How to use Amper to improve productivity and labor management

Team members
Factory size (ft2)
Number of machines

Company overview

Global Precision Parts (GPP) is an international market leader in precision machined parts. It offers multiple capabilities, including multi-spindle, CNC, and hydromat solutions.

GPP serves a range of industries, including automotive, fluid power, HVAC, industrial equipment, plumbing, electrical, construction, and more. GPP prides itself on exceeding expectations—which is why management implemented Amper’s machine monitoring system in the first place.  

Key highlights

GPP decided to digitize their daily production and OEE reporting to save time, increase visibility, and have data to drive Lean Manufacturing initiatives.

  • The team used utilization data to measure paid labor utilization.
  • They set a goal to see two hours of machine uptime or one hour of setup per hour of paid labor.
  • After the initiative, GPP increased their machine utilization by 10%.
  • Paid labor utilization averaged 100% or more.
  • GPP’s operator-to-machine ratio rose from 1:2 to 1:6
When we started this initiative with Amper, about 80% of what we were paying we were turning into production. We now average over 100% every single week of paid production.

— Michael Abbot, Plant Manager

GPP’s challenge: How do we use our data?

When GPP implemented Amper’s OEE tracking system, management did it right. That included involving their most influential operators from day one, earning their early buy-in. Those operators would then serve as change champions, encouraging fellow operators to get on board.    

The strategy paid off, and after six months of using the Amper system, GPP felt it was getting good quality data. However, they didn’t know how to leverage it in order to meet their goals. They needed help choosing a focus.

“We just wanted to get the most out of our money—as we all do in manufacturing,” explains Michael Abbott, GPP Plant Manager.

GPP’s solution: Track paid labor utilization

GPP shared their dilemma with their Amper representative. After some thought, they arranged a peer brainstorming session with another Amper customer that was also getting started with the system.

Operators and managers from both sides attended, sharing experiences and best practices. Inspired by what they learned, GPP’s team determined that they would use their utilization data to measure paid labor utilization. They drew up a strategy and set their goal.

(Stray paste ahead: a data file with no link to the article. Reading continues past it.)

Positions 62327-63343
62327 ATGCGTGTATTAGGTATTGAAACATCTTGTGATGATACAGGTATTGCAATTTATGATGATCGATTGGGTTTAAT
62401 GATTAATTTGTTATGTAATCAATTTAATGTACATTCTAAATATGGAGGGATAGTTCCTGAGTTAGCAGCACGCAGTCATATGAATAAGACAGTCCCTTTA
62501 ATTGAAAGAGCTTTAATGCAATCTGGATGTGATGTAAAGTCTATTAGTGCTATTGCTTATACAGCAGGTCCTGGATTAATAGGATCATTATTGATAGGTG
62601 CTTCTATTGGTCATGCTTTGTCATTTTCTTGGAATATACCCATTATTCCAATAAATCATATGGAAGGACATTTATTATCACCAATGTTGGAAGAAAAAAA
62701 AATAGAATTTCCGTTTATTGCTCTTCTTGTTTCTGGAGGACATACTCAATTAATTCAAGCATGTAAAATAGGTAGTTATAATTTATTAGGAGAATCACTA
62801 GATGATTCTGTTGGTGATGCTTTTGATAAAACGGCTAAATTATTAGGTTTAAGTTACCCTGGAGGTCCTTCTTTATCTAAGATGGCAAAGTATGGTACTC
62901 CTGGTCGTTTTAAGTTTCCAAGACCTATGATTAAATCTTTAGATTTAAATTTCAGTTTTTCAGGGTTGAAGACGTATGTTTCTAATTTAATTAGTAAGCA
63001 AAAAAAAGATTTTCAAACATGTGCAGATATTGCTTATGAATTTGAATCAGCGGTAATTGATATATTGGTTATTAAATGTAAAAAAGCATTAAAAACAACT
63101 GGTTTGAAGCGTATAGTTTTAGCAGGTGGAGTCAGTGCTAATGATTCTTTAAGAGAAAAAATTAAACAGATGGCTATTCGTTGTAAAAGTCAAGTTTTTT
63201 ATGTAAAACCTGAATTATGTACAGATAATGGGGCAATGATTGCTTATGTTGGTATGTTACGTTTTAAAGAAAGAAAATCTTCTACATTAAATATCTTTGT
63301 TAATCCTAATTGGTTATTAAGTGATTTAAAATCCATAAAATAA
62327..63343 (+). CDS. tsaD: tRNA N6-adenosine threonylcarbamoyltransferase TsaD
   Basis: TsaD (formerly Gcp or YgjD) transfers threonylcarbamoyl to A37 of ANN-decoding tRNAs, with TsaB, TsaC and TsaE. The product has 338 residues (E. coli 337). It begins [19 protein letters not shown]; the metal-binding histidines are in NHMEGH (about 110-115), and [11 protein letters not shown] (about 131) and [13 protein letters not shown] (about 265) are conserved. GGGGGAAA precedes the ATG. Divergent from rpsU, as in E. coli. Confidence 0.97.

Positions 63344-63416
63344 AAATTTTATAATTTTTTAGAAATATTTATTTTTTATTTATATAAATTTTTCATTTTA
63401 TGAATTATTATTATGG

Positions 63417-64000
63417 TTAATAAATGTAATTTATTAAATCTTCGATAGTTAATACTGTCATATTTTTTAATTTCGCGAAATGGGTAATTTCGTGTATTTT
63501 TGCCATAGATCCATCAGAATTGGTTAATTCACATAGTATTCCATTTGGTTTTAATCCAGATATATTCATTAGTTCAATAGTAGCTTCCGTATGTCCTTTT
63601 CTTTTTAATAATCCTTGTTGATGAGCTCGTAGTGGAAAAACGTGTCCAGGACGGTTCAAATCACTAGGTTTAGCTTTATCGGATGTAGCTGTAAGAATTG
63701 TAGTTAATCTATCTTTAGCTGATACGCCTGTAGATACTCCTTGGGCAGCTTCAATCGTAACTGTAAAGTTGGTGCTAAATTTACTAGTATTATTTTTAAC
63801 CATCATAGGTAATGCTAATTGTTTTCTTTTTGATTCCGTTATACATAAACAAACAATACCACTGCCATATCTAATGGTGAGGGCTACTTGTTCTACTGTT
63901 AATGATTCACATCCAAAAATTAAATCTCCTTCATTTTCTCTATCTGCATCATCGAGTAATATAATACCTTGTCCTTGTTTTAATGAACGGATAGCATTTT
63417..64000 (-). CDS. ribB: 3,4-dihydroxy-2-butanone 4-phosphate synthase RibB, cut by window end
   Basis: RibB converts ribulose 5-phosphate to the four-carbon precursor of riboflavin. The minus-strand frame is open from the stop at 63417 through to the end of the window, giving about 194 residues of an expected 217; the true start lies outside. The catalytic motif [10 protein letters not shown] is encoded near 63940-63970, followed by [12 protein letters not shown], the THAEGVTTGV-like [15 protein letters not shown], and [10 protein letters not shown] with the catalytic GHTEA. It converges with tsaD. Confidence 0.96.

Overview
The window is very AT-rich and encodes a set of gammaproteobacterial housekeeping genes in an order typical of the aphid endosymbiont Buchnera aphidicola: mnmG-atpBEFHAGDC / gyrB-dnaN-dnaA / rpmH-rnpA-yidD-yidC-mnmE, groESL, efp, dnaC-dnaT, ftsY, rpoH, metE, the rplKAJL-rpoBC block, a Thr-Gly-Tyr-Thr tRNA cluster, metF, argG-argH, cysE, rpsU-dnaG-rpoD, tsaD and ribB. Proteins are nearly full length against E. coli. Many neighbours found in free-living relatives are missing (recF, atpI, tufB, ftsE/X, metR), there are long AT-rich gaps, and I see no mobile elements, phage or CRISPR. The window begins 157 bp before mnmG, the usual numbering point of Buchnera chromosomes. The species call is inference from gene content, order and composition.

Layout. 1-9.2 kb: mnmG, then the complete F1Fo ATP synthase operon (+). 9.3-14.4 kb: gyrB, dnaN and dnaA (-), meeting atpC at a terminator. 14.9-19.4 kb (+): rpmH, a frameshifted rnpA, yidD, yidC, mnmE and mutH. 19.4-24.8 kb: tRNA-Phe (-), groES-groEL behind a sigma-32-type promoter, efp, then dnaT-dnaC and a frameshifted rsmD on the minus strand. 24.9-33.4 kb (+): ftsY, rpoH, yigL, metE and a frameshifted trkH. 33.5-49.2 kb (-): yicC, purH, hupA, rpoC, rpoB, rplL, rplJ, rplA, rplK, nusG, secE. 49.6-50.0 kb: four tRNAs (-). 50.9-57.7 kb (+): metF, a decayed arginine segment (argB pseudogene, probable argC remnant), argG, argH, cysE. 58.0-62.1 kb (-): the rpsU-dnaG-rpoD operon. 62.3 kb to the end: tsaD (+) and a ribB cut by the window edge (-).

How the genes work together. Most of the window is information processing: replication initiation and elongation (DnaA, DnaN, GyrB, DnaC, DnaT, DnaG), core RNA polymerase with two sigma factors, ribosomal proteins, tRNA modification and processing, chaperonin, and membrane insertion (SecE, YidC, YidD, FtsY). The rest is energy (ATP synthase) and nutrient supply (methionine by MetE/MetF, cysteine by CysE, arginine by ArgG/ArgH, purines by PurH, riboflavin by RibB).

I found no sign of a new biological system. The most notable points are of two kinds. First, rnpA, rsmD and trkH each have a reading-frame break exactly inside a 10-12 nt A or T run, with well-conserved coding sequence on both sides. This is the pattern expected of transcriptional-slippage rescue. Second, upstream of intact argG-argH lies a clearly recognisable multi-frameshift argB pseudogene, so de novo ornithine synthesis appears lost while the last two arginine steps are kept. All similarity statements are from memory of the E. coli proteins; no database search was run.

“For every hour of labor we paid out, I wanted to see either two hours of machine uptime or one hour of setup,” says Abbott.

The goal was to hit this standard by 100% or more.

Impressive end results

In a relatively short time, GPP increased their  machine utilization by 10%, while paid labor utilization averaged 100% or more.

Soon, GPP was able to justify purchasing new equipment. Their new machines run a little slower, but because they’re more fully automated, GPP’s machine-to-operator ratio rose from 1:2 to 1:6.

In short, GPP was able to generate more sales while reducing costs, leading to an improved profit margin.  

Key takeaways for manufacturers

According to Abbott, the key to improving productivity starts with some honest introspection: “I would say, really sit and look at yourself. How much are you paying out—are you really getting what you want out of it?”

Then, he suggests, see how Amper’s machine monitoring system can help you get the data you need—even if you start by tracking just one machine. (Amper’s free pilot program allows you to track 2 machines for four weeks at no cost!)

Abbott also warns that you can expect to be surprised, as the results will not be what you think. (This is such a common Amper customer experience, Amper calls it “the wow moment.”)

Furthermore, he recommends that you determine what data you want to track, noting, “Without Amper, we wouldn’t have been able to do this easily. The data is raw and clean—you don’t need to manipulate it to see the truth of what’s happening on the floor.”

Finally, he says, take it one day and one week at a time. He believes the project yielded such quick success because “it was more about managing business day-to-day versus aiming for long-term changes and projects.”